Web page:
It is true, as respondent urges, that this bill of exceptions contains no specification of insufficiency of the evidence to sustain the findings and judgment, as is required by section 648 of the Code of Civil Procedure and numerous decisions of the supreme and appellate courts of this state, where the findings are attacked for insufficiency of evidence; but no such specifications are necessary to enable the court to consider on this appeal errors of law in the rulings of the trial court on defendant's objections to the introduction of these documents, their motion to strike them from the record and for nonsuit on the ground of irrelevancy and immateriality of the evidence in the absence of proper foundation. ( Smith v. Smith, 119 Cal. 183, [48 P. 730, 51 P. 183]; Barfield v. South Side Irr. Dist., 111 Cal. 118, [43 P. 406]; Harper v. Gordon, 128 Cal. 489, [ 61 P. 84].)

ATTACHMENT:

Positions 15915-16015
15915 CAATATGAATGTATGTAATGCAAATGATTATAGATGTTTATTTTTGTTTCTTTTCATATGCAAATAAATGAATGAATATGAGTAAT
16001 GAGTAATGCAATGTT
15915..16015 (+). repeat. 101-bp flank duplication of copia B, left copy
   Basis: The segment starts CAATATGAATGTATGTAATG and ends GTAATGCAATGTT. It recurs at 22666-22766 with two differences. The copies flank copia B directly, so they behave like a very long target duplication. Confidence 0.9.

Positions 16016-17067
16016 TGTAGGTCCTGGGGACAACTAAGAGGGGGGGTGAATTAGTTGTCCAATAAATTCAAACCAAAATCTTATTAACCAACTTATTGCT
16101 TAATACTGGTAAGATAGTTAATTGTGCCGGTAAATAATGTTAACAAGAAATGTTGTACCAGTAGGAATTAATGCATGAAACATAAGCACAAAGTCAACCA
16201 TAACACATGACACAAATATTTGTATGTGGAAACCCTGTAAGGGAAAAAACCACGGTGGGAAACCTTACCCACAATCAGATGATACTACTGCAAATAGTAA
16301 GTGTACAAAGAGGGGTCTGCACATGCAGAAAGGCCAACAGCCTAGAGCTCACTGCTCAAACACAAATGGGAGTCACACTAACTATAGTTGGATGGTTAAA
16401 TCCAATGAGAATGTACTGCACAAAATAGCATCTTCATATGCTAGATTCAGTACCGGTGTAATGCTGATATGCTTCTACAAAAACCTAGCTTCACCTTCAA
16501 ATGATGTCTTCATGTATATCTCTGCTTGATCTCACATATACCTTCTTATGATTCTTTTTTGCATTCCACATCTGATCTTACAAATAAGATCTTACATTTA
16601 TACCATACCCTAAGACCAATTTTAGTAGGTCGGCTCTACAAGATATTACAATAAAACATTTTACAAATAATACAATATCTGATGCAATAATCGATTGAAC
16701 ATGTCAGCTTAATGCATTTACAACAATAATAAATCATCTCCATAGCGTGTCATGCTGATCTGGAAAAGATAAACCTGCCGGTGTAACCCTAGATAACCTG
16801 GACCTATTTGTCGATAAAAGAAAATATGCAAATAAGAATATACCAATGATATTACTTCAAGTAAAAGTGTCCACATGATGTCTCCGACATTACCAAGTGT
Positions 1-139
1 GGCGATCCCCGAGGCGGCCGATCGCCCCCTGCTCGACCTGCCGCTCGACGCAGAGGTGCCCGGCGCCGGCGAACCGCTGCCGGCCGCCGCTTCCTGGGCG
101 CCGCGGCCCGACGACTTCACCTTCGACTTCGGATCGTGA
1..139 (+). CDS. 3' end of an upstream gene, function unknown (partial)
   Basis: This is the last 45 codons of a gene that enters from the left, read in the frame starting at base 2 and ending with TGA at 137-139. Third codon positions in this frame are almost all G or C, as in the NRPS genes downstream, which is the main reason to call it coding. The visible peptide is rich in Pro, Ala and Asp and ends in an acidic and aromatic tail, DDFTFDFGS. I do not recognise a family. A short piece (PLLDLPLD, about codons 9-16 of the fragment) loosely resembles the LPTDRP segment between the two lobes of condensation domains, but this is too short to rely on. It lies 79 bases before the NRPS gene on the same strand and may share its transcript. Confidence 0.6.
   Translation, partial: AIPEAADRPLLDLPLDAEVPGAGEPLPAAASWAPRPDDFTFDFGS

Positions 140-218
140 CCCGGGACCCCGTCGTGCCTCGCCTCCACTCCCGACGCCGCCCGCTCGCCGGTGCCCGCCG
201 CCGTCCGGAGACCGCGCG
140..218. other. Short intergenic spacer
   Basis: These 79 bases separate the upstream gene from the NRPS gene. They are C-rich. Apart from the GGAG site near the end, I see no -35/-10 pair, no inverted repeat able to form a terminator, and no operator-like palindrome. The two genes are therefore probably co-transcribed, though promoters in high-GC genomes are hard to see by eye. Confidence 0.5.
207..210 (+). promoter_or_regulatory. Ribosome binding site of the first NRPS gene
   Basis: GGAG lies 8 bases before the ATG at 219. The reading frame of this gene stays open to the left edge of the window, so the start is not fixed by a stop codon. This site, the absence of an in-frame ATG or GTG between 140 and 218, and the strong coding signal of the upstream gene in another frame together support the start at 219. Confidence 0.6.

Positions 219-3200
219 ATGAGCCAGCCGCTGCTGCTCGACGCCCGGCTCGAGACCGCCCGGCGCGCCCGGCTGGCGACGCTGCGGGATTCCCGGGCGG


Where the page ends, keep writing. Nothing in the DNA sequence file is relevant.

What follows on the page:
Notwithstanding the fact that the bill of exceptions fails to set forth, as therein suggested, the contents or substance of the deed and decree introduced by the plaintiff, it is difficult to conceive of anything these documents could have contained which, in the absence of a chain of conveyances or other basis of title by way of foundation, would show title or right of possession in the plaintiff as against the presumption of right and title in defendants arising from their actual and admitted possession at the time of the commencement of the action.  There is no more firmly established rule of evidence than that actual possession establishes presumption of title and right to possession, which can only be overcome by proof of anterior possession or title from a paramount source. ( Hawxhurst v. Lander, 28 Cal. 331; Morris v. Clarkin, 156 Cal. 16, [ 103 P. 180]; Civ. Code, sec. 1006) It is unnecessary to review the long list of authorities submitted by appellants to sustain this proposition.  Plaintiff's deed from the Title Guaranty and Trust Company, no matter what its terms, in the absence of a showing that the Title Guaranty and Trust Company had title to convey, was entirely irrelevant and immaterial; and a decree in the matter of the dissolution of the Los Angeles Title and Trust Company, an apparent stranger to the title to this property, was equally ineffective, no matter what its recitals. So far as appears from the record of plaintiff's side of the case, the defendants' objection and motions should have been sustained.